The Group presents basic earnings per share (EPS) data for its ordinary shares. Basic EPS is calculated by dividing the profit or loss attributable to the equity holders of the Company by the weighted average number of ordinary shares outstanding during the period, adjusted for treasury shares.
As there are neither convertible bonds nor options or other potential shares outstanding there is no dilutive impact for the shares.
An operating segment is a component of the Group that engages in business activities from which it earns revenues and incurs expenses. The results of the business activities are regularly reviewed by the Group’s chief operating decision maker to decide on resources to be allocated to the segments and assess its performance, for which separate financial information is available.
Cash and cash equivalents
Cash and cash equivalents include cash on hand, postal and bank accounts and fixed-term deposits with an original maturity of less than 90 days from the date of acquisition. They are stated at amortised cost which equals the nominal value.
Receivables Payment business / receivables Consumer Finance
Receivables from cardholders, from merchant activities, from Consumer Finance customers and from others are stated at their amortised cost using the effective interest method less impairment losses.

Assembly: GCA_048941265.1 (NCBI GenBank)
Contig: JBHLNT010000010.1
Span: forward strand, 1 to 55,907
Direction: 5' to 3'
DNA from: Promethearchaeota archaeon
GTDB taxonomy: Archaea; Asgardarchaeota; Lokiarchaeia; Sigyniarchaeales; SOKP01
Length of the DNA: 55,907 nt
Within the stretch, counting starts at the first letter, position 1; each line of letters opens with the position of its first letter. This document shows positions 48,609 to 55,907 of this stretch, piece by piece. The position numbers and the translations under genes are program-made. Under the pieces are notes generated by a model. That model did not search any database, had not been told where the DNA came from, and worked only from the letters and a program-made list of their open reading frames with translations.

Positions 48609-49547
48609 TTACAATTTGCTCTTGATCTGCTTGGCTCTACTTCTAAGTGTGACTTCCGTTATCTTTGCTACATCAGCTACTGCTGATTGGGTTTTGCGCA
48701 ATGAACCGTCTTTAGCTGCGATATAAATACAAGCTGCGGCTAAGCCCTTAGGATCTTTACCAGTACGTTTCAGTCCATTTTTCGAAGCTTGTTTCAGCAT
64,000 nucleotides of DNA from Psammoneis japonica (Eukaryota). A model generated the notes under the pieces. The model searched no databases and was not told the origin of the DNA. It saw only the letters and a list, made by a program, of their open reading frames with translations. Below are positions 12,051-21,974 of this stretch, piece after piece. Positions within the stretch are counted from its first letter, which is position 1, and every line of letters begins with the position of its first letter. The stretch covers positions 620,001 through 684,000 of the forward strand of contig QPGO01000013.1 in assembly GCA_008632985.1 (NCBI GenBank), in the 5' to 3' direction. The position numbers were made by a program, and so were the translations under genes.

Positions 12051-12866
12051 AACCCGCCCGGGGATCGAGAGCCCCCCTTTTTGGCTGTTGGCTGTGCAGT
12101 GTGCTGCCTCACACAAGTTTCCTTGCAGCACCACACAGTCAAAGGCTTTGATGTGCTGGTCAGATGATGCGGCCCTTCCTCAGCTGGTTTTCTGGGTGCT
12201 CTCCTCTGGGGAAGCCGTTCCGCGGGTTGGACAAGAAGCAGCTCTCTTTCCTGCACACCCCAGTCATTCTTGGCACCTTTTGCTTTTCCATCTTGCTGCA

The allowance accounts in respect of receivables are used to record impairment losses unless the Group is satisfied or unless no recovery of the amount owing is possible, at which point the amount considered irrecoverable is written off against the receivable directly.
When assets are leased out under a finance lease, the present value of the future lease payments is recognised as a receivable. Future interest receivables from the financial lease are not considered in the receivables.
Derivative financial instruments, including hedge accounting
The Group uses derivative financial instruments to hedge its exposure to foreign exchange and interest rate risks arising from operational and financing activities. In accordance with its treasury policy, the Group does hold or issue derivative financial instruments either for hedge accounting or for economic hedging wtihout applying hedge accounting.
Derivative financial instruments are recognised initially at fair value. Attributable transaction costs are recognised in profit or loss when incurred. Subsequent to initial recognition, derivative financial instruments are measured at fair value. The gain or loss on remeasurement to fair value is recognised immediately in profit or loss.
Currency swaps used by the Group do not qualify for hedge accounting; therefore they are accounted for as trading instruments.
The Group designates interest rate swaps as hedging instruments in a hedge of the variability in the interest payments related to variable interest-bearing financial liabilities (cash flow hedge).